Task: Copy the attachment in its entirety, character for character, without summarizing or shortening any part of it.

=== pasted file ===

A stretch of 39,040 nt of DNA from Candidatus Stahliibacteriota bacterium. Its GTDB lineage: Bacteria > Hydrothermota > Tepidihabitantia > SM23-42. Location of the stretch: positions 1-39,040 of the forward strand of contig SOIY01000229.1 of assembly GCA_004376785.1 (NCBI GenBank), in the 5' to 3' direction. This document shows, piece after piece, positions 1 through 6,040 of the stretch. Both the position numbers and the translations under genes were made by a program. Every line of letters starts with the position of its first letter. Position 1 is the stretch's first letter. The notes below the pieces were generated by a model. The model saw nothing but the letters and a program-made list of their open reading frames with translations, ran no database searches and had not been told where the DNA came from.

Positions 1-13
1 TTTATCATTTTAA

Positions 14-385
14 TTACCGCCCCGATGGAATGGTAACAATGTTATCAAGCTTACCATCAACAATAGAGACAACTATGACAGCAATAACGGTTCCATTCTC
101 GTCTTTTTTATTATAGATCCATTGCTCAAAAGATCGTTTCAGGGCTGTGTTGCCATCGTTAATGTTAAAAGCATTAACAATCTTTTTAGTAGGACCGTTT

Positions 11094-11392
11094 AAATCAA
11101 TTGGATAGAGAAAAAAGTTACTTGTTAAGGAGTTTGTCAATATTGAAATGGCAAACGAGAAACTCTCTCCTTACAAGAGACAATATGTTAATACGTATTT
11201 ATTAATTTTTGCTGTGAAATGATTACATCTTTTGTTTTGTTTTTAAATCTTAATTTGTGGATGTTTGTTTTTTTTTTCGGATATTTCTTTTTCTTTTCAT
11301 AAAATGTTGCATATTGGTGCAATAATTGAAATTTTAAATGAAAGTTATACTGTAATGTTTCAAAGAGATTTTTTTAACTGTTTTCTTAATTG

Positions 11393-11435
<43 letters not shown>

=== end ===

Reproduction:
A stretch of 39,040 nt of DNA from Candidatus Stahliibacteriota bacterium. Its GTDB lineage: Bacteria > Hydrothermota > Tepidihabitantia > SM23-42. Location of the stretch: positions 1-39,040 of the forward strand of contig SOIY01000229.1 of assembly GCA_004376785.1 (NCBI GenBank), in the 5' to 3' direction. This document shows, piece after piece, positions 1 through 6,040 of the stretch. Both the position numbers and the translations under genes were made by a program. Every line of letters starts with the position of its first letter. Position 1 is the stretch's first letter. The notes below the pieces were generated by a model. The model saw nothing but the letters and a program-made list of their open reading frames with translations, ran no database searches and had not been told where the DNA came from.

Positions 1-13
1 TTTATCATTTTAA

Positions 14-385
14 TTACCGCCCCGATGGAATGGTAACAATGTTATCAAGCTTACCATCAACAATAGAGACAACTATGACAGCAATAACGGTTCCATTCTC
101 GTCTTTTTTATTATAGATCCATTGCTCAAAAGATCGTTTCAGGGCTGTGTTGCCATCGTTAATGTTAAAAGCATTAACAATCTTTTTAGTAGGACCGTTT

Positions 11094-11392
11094 AAATCAA
11101 TTGGATAGAGAAAAAAGTTACTTGTTAAGGAGTTTGTCAATATTGAAATGGCAAACGAGAAACTCTCTCCTTACAAGAGACAATATGTTAATACGTATTT
11201 ATTAATTTTTGCTGTGAAATGATTACATCTTTTGTTTTGTTTTTAAATCTTAATTTGTGGATGTTTGTTTTTTTTTTCGGATATTTCTTTTTCTTTTCAT
11301 AAAATGTTGCATATTGGTGCAATAATTGAAATTTTAAATGAAAGTTATACTGTAATGTTTCAAAGAGATTTTTTTAACTGTTTTCTTAATTG

Positions 11393-11435
<43 letters not shown>